Results 1 to 2 of 2
Like Tree1Thanks
  • 1 Post By SlipEternal

Math Help - Field Theory - Element u transcendental of F

  1. #1
    Super Member Bernhard's Avatar
    Joined
    Jan 2010
    From
    Hobart, Tasmania, Australia
    Posts
    559
    Thanks
    2

    Field Theory - Element u transcendental of F

    In Section 10.2 Algebraic Extensions in Papantonopoulou: Algebra - Pure and Applied, Proposition 10.2.2 on page 309 (see attachment) reads as follows:

    -----------------------------------------------------------------------------------------------------------

    10.2.2 Proposition

    Let E be a field,  F \subseteq E a subfield of E, and  \alpha \in E an element of E.

    In E let

     F[ \alpha ] = \{ f( \alpha ) \ | \ f(x) \in F[x] \}

     F ( \alpha ) = \{ f ( \alpha ) / g ( \alpha ) \ | \ f(x), g(x)  \in F[x]  \ , \ g( \alpha ) \ne 0 \}

    Then

    (1)  F[ \alpha ] is a subring of E containing F and    \alpha

    (2)  F[ \alpha ] is the smallest such subring of E

    (3)  F( \alpha )  is a subfield of E containing F and    \alpha

    (4)  F( \alpha ) is the smallest such subfield of E

    --------------------------------------------------------------------------------------------------------------------------

    Papantonopoulou proves (1) and (2) (see attachment) and then writes:

    " ... ... (3) and (4) are immediate from (1) and (2) since  F[ \alpha ]  \subseteq E  and E is a field,  F[ \alpha ]  is an integral domain, and  F( \alpha )  is simply the field of quotients of  F[ \alpha ]  . "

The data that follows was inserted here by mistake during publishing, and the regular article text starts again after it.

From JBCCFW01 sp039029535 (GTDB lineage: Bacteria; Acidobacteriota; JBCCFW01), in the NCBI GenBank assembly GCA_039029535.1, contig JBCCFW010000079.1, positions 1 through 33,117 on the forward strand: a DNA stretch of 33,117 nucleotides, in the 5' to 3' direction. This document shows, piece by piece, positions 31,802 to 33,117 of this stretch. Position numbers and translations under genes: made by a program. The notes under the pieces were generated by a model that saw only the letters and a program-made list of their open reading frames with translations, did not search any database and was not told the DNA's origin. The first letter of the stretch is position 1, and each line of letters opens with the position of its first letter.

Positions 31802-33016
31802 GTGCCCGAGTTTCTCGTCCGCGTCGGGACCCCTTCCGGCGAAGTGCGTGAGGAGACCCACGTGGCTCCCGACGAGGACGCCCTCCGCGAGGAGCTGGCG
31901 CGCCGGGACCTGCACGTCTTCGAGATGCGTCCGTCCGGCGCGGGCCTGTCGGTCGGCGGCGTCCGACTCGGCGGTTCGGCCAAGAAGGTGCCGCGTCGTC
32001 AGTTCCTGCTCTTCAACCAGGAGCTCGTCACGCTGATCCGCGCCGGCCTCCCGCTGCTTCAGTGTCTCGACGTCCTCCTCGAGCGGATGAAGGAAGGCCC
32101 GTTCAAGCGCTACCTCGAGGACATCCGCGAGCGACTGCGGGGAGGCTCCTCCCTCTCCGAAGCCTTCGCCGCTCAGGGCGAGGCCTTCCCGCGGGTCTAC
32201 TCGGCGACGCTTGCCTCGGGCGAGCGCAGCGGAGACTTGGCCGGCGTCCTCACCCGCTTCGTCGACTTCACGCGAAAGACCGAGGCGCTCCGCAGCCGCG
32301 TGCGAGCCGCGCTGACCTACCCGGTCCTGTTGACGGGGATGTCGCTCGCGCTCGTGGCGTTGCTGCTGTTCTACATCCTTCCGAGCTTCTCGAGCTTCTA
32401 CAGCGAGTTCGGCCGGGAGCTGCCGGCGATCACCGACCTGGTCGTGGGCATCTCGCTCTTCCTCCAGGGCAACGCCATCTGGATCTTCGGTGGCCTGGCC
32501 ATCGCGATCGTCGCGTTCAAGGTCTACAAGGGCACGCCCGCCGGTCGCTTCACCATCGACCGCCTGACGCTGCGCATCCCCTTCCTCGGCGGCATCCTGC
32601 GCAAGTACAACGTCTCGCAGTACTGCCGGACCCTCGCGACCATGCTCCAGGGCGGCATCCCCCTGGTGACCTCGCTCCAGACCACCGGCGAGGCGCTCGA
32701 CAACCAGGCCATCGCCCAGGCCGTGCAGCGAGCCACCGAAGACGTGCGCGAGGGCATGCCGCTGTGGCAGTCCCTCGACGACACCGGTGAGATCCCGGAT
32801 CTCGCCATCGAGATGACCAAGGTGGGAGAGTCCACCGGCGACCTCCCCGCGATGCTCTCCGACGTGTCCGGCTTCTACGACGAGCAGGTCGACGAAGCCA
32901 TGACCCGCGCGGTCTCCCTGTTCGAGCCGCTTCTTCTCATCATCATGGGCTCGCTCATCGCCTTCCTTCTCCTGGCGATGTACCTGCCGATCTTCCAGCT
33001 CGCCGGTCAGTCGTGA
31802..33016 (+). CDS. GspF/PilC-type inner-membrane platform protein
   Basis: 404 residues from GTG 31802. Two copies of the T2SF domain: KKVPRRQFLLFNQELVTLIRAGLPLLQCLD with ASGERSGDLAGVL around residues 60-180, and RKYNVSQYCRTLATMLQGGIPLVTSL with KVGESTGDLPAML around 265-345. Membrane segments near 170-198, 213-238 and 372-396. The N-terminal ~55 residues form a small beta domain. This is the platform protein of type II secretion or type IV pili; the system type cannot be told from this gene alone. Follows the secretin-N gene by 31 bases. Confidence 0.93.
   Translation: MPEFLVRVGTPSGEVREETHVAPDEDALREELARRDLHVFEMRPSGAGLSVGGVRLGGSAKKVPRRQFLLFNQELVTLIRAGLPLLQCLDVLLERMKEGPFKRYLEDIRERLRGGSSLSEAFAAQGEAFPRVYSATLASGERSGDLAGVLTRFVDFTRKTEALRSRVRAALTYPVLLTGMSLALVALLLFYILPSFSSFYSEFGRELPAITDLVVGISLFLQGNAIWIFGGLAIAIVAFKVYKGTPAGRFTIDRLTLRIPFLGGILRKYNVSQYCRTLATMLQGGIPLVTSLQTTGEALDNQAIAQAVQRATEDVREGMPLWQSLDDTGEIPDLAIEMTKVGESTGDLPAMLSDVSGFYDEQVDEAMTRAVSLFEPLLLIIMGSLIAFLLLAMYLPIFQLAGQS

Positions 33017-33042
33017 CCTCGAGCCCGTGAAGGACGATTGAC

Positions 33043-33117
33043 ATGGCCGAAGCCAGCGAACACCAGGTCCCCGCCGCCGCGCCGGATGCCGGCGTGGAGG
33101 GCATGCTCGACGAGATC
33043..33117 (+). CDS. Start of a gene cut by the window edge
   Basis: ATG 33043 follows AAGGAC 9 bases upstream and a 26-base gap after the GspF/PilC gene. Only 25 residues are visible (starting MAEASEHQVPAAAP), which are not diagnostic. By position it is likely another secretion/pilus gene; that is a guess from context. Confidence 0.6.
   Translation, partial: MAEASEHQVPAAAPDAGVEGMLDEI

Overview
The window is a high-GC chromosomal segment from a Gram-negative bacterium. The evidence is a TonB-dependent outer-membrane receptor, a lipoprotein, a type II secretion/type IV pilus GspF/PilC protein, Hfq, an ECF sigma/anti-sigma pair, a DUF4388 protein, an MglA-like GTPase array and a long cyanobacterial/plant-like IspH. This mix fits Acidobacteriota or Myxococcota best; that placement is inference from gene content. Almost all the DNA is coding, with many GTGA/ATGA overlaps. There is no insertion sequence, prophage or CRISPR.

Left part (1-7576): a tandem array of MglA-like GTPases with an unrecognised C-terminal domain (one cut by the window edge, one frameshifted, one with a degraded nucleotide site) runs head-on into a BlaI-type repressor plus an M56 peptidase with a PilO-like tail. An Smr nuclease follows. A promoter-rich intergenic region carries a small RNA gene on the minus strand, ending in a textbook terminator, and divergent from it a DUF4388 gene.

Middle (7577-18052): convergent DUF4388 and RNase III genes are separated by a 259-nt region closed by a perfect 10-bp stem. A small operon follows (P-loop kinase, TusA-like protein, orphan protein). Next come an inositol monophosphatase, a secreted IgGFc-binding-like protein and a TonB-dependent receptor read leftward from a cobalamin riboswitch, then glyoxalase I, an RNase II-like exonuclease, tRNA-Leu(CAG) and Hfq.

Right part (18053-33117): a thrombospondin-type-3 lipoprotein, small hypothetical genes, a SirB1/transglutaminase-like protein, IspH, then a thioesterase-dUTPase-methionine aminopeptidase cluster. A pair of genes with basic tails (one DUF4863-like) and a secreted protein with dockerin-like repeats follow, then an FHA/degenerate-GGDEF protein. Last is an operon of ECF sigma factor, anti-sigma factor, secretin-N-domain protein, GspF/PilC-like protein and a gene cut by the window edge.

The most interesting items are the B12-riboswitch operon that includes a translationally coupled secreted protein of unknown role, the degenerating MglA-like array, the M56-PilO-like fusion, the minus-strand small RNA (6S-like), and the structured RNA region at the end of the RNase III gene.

[Note: I do not actually follow this statement - can someone help clarify this "immediate" proof]


    ================================================== ==============================================

    However ...

    ... in Nicholson: Introduction to Abstract Algebra, Section 6.2 Algebraic Extensions, page 279 (see attachment) we read:

    " ... ... If u is transcendental over , it is routine to verify that

      F(u) = \{ f(u){g(u)}^{-1} \ | \ f(x), g(x) in F[x] \ ; \ g(x) \ne 0

    Hence  F(u) \cong F(x) where F(x) is the field of quotients of the integral domain F[x]. ... ... "

    ================================================== ===============================================

    ***My problem with the above is that Papantonopoulou and Nicholson both give the same expression for  F( \alpha )   but Nicholson implies that the relation   F(u) = \{ f(u){g(u)}^{-1} \ | \ f(x), g(x) in F[x] \ ; \ g(x) \ne 0 \} is only the case if u is transcendental???

    Can someone please clarify this issue for me.

    Peter
    Last edited by Bernhard; October 8th 2013 at 11:42 PM.
    Follow Math Help Forum on Facebook and Google+

  2. #2
    MHF Contributor
    Joined
    Nov 2010
    Posts
    1,932
    Thanks
    782

    Re: Field Theory - Element u transcendental of F

    I don't see that implication. I see that Nicholson uses that definition specifically for when u is transcendental, but I do not see any indication by him that it would not be true when u is algebraic. The proof that it is true for when u is algebraic should be identical to the one where it is transcendental, possibly even easier. Given any f \in F[x], can you show that f(u) \in F[u]? If so, then you are done.
    Thanks from Bernhard
    Follow Math Help Forum on Facebook and Google+

Similar Math Help Forum Discussions

  1. Replies: 3
    Last Post: December 15th 2012, 08:08 PM
  2. Replies: 3
    Last Post: June 5th 2012, 09:07 AM
  3. Replies: 1
    Last Post: April 2nd 2012, 05:32 AM
  4. Replies: 1
    Last Post: April 1st 2012, 09:14 AM
  5. Field Extensions: Algebraic and Transcendental Elements
    Posted in the Advanced Algebra Forum
    Replies: 3
    Last Post: March 1st 2010, 04:04 PM

Search Tags


/mathhelpforum @mathhelpforum